QuickPeek: Short day. Expensive hostel.

It was a strange night to sleep in, the Coates would show up once in a while and sniff around and since I had out my hammock pretty low, I wasn’t sure if they might take a bite of my butt to see if I was edible. Around 7, the rain started and it was a horrendous downpour. Thro the night, the rain wouldn’t stop, just slowdown a bit and then piss on me heavily. After a while, there was lightning and being so high up in the mountain, it felt like the Lightning was right by me. I was hoping it wouldn’t strike me down. Overall, an unnerving nights sleep.

It was a good experience hammocking under these conditions though, for one, I had set my rain fly too high and that meant with the strong winds, the rain was all over inside my hammock. There was dead wood falling from the trees and every once in a while, it would shake my hammock like some one jerked the cables. Also the rain fly didn’t drain the water and when I got up, there was 10 liter of water on the fly, luckily it didn’t collapse on me in the night. Would have been a bitch. Anyway, lots of lessons learnt. My bag, shoes, sandals, hands, legs, everything was coated in mud too, yuck.

I packed up in the light shower in the morning and made my way down. It was a steep, muddy descent, though shorter than the side I climbed on. I hadn’t eaten b’fast and without much energy, the going was really slow. Took me nearly 2 hrs to get down to the farm road. The forest was pretty and lovely to hike thro though. On a good day, it might have been a nice day hike, but turned out to be quite an adventure for me.

Once down at the farm road, I walked around and there were many signs for all the attractions in the property. I walked up to a hanging bridge and a waterfall and eventually hit up on the lodge with a fancy reception. They wouldn’t offer me camping space and that was a bit of a bummer. This was a fancy lodge with a single room selling at 140 usd. wtf! I was really tired, I hadn’t had a rest day in 4 days of hiking and hung about in their lobby for a couple hours, charging my stuff, drying and resting my feet. A Korean Granny from California, chatted me up and I kept her entertained while she waited for the rest of her family to show up.

Later on, I decided I might try and check out the route I had in mind which was on the south west side of Lago Arenal. I walked down the gravel track and walked towards the village of El Castillo. I figured I might get lucky and find a place to sleep for the night. As I walked along, I realized this was to be another tourist town, for the adventurous kind, offering rafting, bungee jumping etc… So I was not to have much luck with campsites I reckon’d.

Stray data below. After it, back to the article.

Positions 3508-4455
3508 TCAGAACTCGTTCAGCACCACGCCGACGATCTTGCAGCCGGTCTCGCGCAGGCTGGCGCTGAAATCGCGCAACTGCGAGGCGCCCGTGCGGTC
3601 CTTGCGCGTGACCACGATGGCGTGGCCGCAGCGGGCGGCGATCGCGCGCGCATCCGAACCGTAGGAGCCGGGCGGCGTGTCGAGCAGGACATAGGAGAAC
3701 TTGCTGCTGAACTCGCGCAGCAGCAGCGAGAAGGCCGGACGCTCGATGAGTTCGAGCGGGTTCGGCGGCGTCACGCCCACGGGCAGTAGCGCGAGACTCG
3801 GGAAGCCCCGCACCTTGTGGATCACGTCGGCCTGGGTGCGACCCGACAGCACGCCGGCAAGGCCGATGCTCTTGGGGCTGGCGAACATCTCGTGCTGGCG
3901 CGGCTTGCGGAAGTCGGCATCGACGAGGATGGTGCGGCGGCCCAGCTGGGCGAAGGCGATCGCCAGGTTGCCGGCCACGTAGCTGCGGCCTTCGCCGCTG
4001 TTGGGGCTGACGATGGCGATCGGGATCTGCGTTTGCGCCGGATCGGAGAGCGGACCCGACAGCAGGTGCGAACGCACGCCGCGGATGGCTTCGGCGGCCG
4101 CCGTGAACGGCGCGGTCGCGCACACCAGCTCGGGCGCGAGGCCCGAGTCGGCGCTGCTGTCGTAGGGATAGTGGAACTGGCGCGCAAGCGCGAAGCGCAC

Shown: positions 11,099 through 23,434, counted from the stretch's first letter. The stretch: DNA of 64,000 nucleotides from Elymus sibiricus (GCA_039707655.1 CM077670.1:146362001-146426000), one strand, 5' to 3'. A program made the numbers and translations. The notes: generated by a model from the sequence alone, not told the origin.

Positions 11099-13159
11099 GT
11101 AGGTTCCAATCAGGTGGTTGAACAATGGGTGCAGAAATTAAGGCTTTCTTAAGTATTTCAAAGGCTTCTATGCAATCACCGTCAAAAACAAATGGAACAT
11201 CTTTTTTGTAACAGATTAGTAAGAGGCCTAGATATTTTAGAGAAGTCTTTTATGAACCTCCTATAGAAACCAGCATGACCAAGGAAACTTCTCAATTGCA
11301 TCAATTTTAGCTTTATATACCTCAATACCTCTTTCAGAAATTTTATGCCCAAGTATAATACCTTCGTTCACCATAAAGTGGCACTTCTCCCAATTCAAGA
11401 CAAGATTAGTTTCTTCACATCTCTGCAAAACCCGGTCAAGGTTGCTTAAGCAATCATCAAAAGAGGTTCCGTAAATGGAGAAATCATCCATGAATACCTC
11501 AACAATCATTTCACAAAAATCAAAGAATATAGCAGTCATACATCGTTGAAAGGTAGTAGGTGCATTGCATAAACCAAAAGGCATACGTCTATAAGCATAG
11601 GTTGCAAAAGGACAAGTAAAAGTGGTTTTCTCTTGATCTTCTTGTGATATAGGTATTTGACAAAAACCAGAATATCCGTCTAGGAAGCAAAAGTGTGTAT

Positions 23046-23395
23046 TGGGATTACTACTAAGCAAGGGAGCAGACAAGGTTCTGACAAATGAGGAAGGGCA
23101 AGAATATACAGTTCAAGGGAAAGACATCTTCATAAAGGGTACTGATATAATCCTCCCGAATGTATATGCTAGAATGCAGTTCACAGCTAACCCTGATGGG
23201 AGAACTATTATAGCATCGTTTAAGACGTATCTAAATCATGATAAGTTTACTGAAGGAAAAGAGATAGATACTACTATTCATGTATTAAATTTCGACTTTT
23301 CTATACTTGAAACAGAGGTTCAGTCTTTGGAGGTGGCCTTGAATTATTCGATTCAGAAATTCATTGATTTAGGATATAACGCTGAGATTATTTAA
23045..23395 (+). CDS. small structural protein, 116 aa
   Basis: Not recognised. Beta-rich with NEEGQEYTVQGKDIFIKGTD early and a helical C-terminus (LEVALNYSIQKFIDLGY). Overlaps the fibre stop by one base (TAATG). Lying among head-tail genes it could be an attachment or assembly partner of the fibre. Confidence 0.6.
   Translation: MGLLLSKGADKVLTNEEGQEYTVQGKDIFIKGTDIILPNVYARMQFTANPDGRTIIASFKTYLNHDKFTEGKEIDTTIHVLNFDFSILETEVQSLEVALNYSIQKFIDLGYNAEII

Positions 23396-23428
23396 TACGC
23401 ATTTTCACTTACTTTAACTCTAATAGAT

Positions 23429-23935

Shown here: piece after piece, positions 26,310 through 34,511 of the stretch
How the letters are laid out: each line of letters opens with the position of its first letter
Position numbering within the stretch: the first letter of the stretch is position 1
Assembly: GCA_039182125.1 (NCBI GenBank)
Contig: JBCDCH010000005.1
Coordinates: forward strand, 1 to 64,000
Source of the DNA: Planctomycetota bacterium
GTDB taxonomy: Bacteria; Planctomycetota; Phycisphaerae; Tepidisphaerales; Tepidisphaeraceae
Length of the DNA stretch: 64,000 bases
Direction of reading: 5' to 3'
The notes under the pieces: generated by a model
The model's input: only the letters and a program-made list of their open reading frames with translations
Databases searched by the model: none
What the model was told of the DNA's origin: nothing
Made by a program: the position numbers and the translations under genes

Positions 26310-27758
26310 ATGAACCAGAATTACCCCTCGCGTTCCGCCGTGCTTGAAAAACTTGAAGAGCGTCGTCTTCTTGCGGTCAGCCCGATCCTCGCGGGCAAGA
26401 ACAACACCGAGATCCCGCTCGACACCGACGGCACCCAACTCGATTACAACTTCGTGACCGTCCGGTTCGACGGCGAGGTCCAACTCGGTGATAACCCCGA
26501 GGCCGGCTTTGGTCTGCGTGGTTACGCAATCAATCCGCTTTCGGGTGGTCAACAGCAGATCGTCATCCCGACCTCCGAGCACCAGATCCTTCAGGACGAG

Many tourists passed me by, in the sun and in the rain, I waved at everyone, just being genial, but was surprised that no one even bothered to offer me a ride. Not that I’d take it, but just goes to showing the attitude people take while traveling. It reminded me of the time in NZ, one driving, the other sleeping. The only ones who offered me rides in NZ were kiwis. Likewise, the only time I was offered a ride on the road in the past few days was by a local farmer.

Anyhow, I got to this village and being very hungry, hopped into the Soda on the main drag and paid top $ for a small plate of fried rice, duh. I asked around and one lady offered her neighbour’s yard for hammocking at 10$, no toilets. Shit. There was a hostel and the guy was pretty friendly and I tried to see if I could hammock in his yard. After a bit of talking with his boss, the best he could offer me was a room at 20$. Dang. I was too tired and given the guy was nice and gave me a 30% discount, I couldn’t refuse anymore. With showers and wifi, the place was paradise.

Track Notes

Route: Summit of Cerro Chato to El Castillo
Distance: 12.7 Km
Road: Muddy trail on hill. Gravel road to El Castillo.
Traffic: Pretty sparse.
Services: Few options in El Castillo
Expenses: SG$ 40.08
Comments: Hopefully, I can manage to cut down in cost in the days ahead.